How to Handle Exceptions in Objective-C in iOS Apps - dummies

How to Handle Exceptions in Objective-C in iOS Apps

By Rajiv Ramnath

In Objective-C, exceptions deal with unexpected conditions in your program. Consider the following when creating code so as to prevent failures within your iOS apps. Pay close attention to:

  • An alloc statement fails because your system runs out of memory.

  • Bad input gets into your program causing (say) a divide-by-zero error.

  • Your program erroneously tries to access an array with an index that’s out of bounds.

Exceptions apply the Object Oriented principle of separation of concerns which is the idea of dividing an application into distinct components that overlap in functionality as little as possible. The value of separation of concerns is simplifying development and maintenance of computer programs.

When concerns are well separated, individual sections can be developed and updated independently. Exceptions also automate the propagation of an unexpected condition to the point where it’s handled. As a result, your code isn’t cluttered with exception-handling statements, which makes your code easier to write and maintain.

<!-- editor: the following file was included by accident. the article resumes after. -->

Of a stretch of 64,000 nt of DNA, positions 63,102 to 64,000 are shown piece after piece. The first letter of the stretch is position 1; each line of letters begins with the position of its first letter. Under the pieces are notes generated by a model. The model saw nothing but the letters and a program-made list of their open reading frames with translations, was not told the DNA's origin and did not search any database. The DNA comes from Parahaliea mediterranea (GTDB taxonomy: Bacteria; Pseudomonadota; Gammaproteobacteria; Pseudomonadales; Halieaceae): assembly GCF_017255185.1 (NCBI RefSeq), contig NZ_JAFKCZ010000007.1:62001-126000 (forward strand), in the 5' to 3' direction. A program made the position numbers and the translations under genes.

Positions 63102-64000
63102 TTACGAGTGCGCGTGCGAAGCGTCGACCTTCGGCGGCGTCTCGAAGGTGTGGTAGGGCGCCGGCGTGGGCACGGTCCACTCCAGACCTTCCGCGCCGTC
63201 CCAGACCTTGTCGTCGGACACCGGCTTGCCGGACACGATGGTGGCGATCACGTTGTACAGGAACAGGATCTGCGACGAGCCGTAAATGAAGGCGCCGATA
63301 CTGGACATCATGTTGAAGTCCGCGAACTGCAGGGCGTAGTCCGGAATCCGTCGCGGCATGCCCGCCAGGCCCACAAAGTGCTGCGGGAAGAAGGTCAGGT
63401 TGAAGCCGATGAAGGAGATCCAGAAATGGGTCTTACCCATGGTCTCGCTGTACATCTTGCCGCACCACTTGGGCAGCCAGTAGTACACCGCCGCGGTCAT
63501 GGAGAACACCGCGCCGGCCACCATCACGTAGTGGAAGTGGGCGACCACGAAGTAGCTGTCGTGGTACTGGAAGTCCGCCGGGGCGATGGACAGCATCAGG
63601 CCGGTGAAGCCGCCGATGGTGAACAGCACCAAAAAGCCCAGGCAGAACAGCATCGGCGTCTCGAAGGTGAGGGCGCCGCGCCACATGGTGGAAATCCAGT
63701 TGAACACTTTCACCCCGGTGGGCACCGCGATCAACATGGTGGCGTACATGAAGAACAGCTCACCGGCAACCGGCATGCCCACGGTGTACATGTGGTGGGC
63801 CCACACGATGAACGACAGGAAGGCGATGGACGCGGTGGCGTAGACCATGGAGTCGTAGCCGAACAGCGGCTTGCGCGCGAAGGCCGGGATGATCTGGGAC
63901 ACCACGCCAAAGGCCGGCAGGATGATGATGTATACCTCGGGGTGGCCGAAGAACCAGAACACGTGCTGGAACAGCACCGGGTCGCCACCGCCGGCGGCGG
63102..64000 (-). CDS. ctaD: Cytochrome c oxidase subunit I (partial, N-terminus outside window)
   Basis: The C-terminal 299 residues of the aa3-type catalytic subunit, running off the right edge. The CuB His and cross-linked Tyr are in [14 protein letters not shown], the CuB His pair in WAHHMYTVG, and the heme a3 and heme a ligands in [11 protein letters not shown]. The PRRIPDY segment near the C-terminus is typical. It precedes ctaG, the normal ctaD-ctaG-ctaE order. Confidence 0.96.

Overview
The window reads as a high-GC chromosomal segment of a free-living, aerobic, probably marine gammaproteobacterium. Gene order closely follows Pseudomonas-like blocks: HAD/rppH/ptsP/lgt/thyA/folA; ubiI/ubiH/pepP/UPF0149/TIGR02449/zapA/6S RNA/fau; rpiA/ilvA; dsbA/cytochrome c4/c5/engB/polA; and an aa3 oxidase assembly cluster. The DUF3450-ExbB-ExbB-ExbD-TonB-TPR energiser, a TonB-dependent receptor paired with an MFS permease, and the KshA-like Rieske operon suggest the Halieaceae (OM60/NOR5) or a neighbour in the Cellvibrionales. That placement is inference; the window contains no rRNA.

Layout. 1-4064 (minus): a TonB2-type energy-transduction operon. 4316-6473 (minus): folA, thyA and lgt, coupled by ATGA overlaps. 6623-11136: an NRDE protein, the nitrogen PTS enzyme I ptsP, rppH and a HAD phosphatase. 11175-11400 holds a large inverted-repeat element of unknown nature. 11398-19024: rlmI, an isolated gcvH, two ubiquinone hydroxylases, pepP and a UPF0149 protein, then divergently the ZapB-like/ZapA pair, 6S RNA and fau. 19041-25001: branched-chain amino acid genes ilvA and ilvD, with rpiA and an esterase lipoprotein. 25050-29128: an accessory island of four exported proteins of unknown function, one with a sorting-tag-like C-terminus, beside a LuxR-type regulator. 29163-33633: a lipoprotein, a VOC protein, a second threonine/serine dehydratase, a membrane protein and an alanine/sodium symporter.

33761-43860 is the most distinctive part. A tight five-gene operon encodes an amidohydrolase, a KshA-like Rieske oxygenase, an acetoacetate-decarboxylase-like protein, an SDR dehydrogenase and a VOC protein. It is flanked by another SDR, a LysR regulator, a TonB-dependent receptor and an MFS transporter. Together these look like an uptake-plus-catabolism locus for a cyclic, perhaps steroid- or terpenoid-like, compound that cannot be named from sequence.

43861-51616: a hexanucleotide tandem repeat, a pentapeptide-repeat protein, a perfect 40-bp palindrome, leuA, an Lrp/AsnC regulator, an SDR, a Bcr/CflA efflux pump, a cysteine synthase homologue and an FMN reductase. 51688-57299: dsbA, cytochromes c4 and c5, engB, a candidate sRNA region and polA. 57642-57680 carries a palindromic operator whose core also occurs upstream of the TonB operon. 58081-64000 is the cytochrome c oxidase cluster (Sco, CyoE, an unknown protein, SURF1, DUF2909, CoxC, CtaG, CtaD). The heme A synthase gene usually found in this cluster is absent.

Objective-C extends C by providing four compiler directives for exception handling:

  • @try defines an exception handling block (that is, code that could throw an exception).

  • @catch() defines a block of code for handling the exception thrown in the @try block. The parameter of @catch is the exception object thrown; this is usually an NSException object.

  • @finally defines a block of code that’s executed whether or not an exception is thrown.

  • @throw throws an exception — an NSException object or, more often, an object belonging to a subclass of NSException.

The following code shows how exceptions can be thrown, caught, and handled within a @try…@catch block.

@try {
  printf("I know this will failn");
  NSDictionary* emptyDictionary = [[NSDictionary alloc] init];
  NSException* anException =
   [NSException exceptionWithName:@"MyException" reason:@"Just for grins" userInfo:emptyDictionary];
  @throw anException;
 }
 @catch (NSException *exception) {
  NSLog(@"Exception caught with reason >%@<n", exception);
 }